In 1973, former White House Counsel John W. Dean began testifying before the Senate Watergate Committee, implicating top administration officials, including President Richard Nixon as well as himself, in the Watergate scandal and cover-up.

In 1984, the Prince and the Revolution soundtrack album “Purple Rain” was released by Warner Bros. Records.

In 1993, Kim Campbell was sworn in as Canada’s 19th prime minister, the first woman to hold the post.

In 1998, the U.S. Supreme Court rejected a line-item veto law as unconstitutional, and ruled that HIV-infected people are protected by the Americans with Disabilities Act.

Ten years ago:

Republican Jack Ryan withdrew from the U.S. Senate race in Illinois after revelations of sex-club visits with his then-wife, actress Jeri Ryan.

President George W. Bush and his wife, Laura, opened a European trip as they arrived in Ireland.

Taliban fighters killed up to 17 people after learning they had registered for Afghanistan’s U.S.-backed national elections.

Five years ago:

North Korea vowed to enlarge its atomic arsenal and warned of a “fire shower of nuclear retaliation” in the event of a U.S. attack, as the regime marked the 1950 outbreak of the Korean War.

One year ago:

President Barack Obama declared the debate over climate change and its causes obsolete as he announced at Georgetown University a wide-ranging plan to tackle pollution and prepare communities for global warming.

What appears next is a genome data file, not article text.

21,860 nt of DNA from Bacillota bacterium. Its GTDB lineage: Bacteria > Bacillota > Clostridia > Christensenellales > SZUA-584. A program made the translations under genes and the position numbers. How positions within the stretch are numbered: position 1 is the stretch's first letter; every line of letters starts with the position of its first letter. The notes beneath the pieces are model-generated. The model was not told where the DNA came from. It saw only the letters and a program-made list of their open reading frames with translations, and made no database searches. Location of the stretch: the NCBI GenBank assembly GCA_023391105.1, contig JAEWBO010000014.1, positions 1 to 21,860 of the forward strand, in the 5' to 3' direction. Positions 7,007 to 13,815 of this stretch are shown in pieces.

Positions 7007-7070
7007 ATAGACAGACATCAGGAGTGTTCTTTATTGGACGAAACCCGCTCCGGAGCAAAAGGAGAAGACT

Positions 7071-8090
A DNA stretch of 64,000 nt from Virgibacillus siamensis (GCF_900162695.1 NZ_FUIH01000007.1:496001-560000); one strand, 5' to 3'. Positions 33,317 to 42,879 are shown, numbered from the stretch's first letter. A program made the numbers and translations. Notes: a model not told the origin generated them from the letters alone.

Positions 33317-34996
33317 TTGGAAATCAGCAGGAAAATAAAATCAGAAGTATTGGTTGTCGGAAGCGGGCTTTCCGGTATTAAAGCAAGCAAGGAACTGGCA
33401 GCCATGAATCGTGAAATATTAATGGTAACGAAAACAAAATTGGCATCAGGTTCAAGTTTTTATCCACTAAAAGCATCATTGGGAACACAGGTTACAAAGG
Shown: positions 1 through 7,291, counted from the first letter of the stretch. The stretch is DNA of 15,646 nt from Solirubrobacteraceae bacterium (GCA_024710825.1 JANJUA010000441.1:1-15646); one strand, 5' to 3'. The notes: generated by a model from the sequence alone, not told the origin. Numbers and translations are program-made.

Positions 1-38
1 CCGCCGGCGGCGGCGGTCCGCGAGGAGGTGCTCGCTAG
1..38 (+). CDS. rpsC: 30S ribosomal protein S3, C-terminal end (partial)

Russian President Vladimir Putin confirmed the whereabouts of National Security Agency leaker Edward Snowden at a Moscow airport, but promptly rejected a U.S. plea to turn him over.

Democratic Texas State Senator Wendy Davis began a one-woman filibuster to block a GOP-led effort to impose stringent new abortion restrictions across the nation’s second-most populous state. (Republicans voted to end the filibuster minutes before midnight, sparking a chaotic scene with demonstrators who succeeded in forcing lawmakers to miss the deadline for passing the bill.)

Today’s Birthdays:

Actress June Lockhart is 89

Civil rights activist James Meredith is 81

R&B’s Eddie Floyd is 77

Actress Barbara Montgomery is 75

Actress Mary Beth Peil is 74

Singer Carly Simon is 69

Rocker Ian McDonald is 68

Actor Jimmie Walker is 67

Actor-director Michael Lembeck is 66

TV’s Phyllis George is 65

Rocker Tim Finn is 62

Supreme Court Justice Sonia Sotomayor is 60

Rocker David Paich is 60

Actor Michael Sabatino is 59

Celebrity chef Anthony Bourdain is 58

Actor-writer-director Ricky Gervais is 53

Actor John Benjamin Hickey is 51

Rocker George Michael is 51

Actress Erica Gimpel is 50

Rapper-producer Richie Rich is 47

Rapper Candyman is 46

Actress Angela Kinsey is 43

Rocker Mike Kroeger is 42

Rocker Mario Calire is 40

Actress Linda Cardellini is 39

Actress Busy Philipps is 35

Flashback: What Happened on June 24, ....


•  1863 State Senate President John Phelps appointed the senate’s first committee on education.

•  1974 Ten Kanawha County ministers gave their support to the supplemental textbooks involved in controversy.

•  1992 Construction workers filed suit against Union Carbide in South Charleston, Kanawha County, for hiring non-union laborers of Brown and Root construction firm of Texas to replace them.

2014 >>  WayBackWhen™: June 24

Today is Tuesday, June 24, the 175th day of 2014. There are 190 days left in the year.

Thought for Today:

“Move, and the way will open.“ - Zen saying.

Today’s Highlight in History:

The Gilmer Free Press